McElroy family Grand Traverse tradition continues

Four family teams signed up this year

By Than Acuff 

A variety of local McElroy family members have jumped into the Grand Traverse race 21 times since the event’s inception, and this year’s event will feature the most McElroys ever—four teams in the Montane Grand Traverse will be comprised of a McElroy or two when they head into the midnight air on Saturday, April 1.

Dan McElroy, the patriarch of the family, came to the valley as a student at Western in 1964, married his wife Janice in 1967, and has been in the valley ever since. The first Grand Traverse race was in 1998, but it wasn’t until 2001 when Dan gave it a go.

“The tradition started in 2001 with my second son Matt who coaxed me into attempting it,” says Dan. “I had a few conversations with guys like Jerry Deverell, Brian Dale and Rick Borkovec who did some of the first ones. It piqued my interest, but I still thought it was sort of a hair-brained idea. One of the motivations was the training that it involved that I thought would be fun to share that time with my son.”

Dan says when he finished that first one, there was not much thought of doing another, let alone another six.

“Frankly, after the first finish I thought I would cross it off the list and that would be the end of it,” admits Dan. “Then, my oldest son Joe was a little disappointed that I didn’t do it with him and that sort of started a chain reaction. I was always motivated by my kids with their, ‘Dad, I’m sure you have one more of these in you’…and so it went.”

Dan shared the experience with all but one of his five kids, including racing twice with daughter Tisha and son Christopher. Dan then wrapped up his personal Grand Traverse tradition when he teamed up with his oldest grandson, Daniel McElroy, in 2017.

“He [grandson Daniel] grew up in Alaska but was attending Franciscan University at the time, not much on-the-snow training in Ohio,” says Dan. “I was 72 and he was 21.”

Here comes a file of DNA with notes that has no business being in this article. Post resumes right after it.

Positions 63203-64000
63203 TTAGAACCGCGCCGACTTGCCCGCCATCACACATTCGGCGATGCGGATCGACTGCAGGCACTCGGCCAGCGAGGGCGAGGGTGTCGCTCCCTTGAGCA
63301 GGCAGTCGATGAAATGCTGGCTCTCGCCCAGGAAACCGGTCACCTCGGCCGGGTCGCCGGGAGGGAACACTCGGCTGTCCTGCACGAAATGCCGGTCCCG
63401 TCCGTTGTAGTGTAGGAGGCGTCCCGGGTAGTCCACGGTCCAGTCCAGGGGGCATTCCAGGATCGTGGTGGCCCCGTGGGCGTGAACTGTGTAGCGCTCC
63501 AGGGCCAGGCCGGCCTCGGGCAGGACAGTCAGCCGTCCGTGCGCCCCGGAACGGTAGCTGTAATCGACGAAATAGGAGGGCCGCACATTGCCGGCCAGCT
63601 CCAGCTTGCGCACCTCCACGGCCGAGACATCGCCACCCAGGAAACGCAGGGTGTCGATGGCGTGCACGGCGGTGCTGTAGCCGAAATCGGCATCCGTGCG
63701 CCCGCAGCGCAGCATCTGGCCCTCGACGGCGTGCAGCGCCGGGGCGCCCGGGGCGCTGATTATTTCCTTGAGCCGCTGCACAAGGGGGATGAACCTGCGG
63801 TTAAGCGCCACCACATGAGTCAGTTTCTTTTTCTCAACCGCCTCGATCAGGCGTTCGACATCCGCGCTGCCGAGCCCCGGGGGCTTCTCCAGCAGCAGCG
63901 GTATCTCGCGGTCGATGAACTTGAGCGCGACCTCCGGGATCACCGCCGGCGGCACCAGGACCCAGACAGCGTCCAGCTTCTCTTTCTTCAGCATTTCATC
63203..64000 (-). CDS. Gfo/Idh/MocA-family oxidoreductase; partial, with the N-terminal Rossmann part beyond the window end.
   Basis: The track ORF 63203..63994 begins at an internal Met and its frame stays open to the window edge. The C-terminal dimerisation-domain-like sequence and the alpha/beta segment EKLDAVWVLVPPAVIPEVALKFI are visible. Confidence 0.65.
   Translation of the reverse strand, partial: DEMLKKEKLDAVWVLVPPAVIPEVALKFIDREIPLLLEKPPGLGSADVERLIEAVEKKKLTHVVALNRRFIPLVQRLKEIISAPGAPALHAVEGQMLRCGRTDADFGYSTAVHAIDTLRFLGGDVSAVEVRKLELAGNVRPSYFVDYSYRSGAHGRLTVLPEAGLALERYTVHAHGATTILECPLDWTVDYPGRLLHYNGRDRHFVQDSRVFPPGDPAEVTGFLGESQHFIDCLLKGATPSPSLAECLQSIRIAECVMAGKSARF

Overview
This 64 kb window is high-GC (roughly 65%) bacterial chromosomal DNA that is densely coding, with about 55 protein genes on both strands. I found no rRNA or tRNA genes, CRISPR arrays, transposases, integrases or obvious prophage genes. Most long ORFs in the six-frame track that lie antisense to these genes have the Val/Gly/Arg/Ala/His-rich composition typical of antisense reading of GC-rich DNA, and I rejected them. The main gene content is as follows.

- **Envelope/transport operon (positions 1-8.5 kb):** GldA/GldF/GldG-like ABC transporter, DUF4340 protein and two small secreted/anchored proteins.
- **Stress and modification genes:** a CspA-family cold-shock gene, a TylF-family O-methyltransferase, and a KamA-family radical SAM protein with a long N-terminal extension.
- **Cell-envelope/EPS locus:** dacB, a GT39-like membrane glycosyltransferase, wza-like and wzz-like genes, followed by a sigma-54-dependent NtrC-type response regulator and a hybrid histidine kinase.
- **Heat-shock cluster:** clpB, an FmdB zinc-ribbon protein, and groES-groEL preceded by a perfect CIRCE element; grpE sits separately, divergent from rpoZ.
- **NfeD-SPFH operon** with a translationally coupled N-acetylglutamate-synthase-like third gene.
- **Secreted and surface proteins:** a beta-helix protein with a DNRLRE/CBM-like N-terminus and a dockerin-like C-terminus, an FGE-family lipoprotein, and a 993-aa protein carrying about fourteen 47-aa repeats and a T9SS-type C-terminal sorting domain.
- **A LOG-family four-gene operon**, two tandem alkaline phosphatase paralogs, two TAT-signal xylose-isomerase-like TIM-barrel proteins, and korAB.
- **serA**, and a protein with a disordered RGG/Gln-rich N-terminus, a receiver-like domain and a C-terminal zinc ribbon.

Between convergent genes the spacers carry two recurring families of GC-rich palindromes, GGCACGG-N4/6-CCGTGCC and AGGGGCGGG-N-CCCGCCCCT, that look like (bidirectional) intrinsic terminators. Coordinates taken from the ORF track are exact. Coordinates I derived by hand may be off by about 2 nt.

With seven under his belt, all on Nordic gear, not one race in particular stands out. Instead, Dan appreciates the work involved to prepare for the race and the time spent training and racing with his kids and grandkid.

“They were all good. I enjoyed the training almost more than the race,” says Dan. “The best one when everything went well and conditions were the best was when I did it for the first of two times with my son Christopher. We recorded the best time of all the events and would have had a better time if John Norton had not engaged us in a lengthy conversation at the top of Ajax.”

But the tradition didn’t end there. The McElroys continued to race in the Grand Traverse, including this year with two of Dan’s sons on one team, a son and his wife on another team, his daughter and her husband lining up, and two of his grandsons teaming up. As for who out of the family will cross first, it all depends, as anything can happen on the course in the middle of the night.

“They have all been training hard,” says Dan. “My two older sons are doing it on Nordic gear, but they are super good skiers. I really think it is a tossup, depending on how the equipment works, conditions and all the other curveballs the GT tends to throw in your path.”

Given the time spent with his family training, talking and racing, Dan offers some advice for any other family teams headed out this Saturday at midnight.

“Have fun and enjoy the ride, painful as it will be,” says Dan. “My experiences with the GT have allowed me to have an experience with my kids that otherwise would not have been possible, not to mention the bench racing and storytelling that will hopefully survive a few generations. The GT has been so much more for me than a midnight trek into the wilds, it has been one of the highlights of my family life and I will treasure it always!”

This year will be included in those tall tales and memories as Dan watches what he started back in 2001 continue with the next two generations of McElroys.

“It’s a very special event this year, inspired by Sam McElroy who wanted to do the event with his brother, and it sort of spiraled from there,” says Dan. “This year I will be standing at the finish line watching four family teams.”

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